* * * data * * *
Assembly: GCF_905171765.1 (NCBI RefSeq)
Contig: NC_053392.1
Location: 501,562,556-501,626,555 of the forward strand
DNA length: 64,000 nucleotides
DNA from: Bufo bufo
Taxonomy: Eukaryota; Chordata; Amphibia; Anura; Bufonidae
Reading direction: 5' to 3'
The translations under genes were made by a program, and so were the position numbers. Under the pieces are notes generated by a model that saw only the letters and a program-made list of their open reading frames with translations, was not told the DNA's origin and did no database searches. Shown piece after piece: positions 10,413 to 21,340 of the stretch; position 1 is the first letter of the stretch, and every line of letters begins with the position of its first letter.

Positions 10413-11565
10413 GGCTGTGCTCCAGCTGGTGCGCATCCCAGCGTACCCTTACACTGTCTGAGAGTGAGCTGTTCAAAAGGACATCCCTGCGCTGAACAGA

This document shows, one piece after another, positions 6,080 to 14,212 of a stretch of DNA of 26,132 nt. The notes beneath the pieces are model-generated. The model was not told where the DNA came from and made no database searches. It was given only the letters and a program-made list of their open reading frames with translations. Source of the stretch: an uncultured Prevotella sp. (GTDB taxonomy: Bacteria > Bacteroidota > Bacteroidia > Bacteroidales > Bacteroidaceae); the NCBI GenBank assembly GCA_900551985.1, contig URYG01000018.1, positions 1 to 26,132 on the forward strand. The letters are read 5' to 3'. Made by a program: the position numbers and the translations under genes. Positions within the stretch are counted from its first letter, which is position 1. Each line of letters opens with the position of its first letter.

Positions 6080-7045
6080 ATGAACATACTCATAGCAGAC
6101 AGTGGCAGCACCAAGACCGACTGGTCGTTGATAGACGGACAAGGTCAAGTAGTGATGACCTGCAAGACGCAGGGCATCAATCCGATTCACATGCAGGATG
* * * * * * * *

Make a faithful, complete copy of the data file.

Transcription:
Assembly: GCF_905171765.1 (NCBI RefSeq)
Contig: NC_053392.1
Location: 501,562,556-501,626,555 of the forward strand
DNA length: 64,000 nucleotides
DNA from: Bufo bufo
Taxonomy: Eukaryota; Chordata; Amphibia; Anura; Bufonidae
Reading direction: 5' to 3'
The translations under genes were made by a program, and so were the position numbers. Under the pieces are notes generated by a model that saw only the letters and a program-made list of their open reading frames with translations, was not told the DNA's origin and did no database searches. Shown piece after piece: positions 10,413 to 21,340 of the stretch; position 1 is the first letter of the stretch, and every line of letters begins with the position of its first letter.

Positions 10413-11565
10413 GGCTGTGCTCCAGCTGGTGCGCATCCCAGCGTACCCTTACACTGTCTGAGAGTGAGCTGTTCAAAAGGACATCCCTGCGCTGAACAGA

This document shows, one piece after another, positions 6,080 to 14,212 of a stretch of DNA of 26,132 nt. The notes beneath the pieces are model-generated. The model was not told where the DNA came from and made no database searches. It was given only the letters and a program-made list of their open reading frames with translations. Source of the stretch: an uncultured Prevotella sp. (GTDB taxonomy: Bacteria > Bacteroidota > Bacteroidia > Bacteroidales > Bacteroidaceae); the NCBI GenBank assembly GCA_900551985.1, contig URYG01000018.1, positions 1 to 26,132 on the forward strand. The letters are read 5' to 3'. Made by a program: the position numbers and the translations under genes. Positions within the stretch are counted from its first letter, which is position 1. Each line of letters opens with the position of its first letter.

Positions 6080-7045
6080 ATGAACATACTCATAGCAGAC
6101 AGTGGCAGCACCAAGACCGACTGGTCGTTGATAGACGGACAAGGTCAAGTAGTGATGACCTGCAAGACGCAGGGCATCAATCCGATTCACATGCAGGATG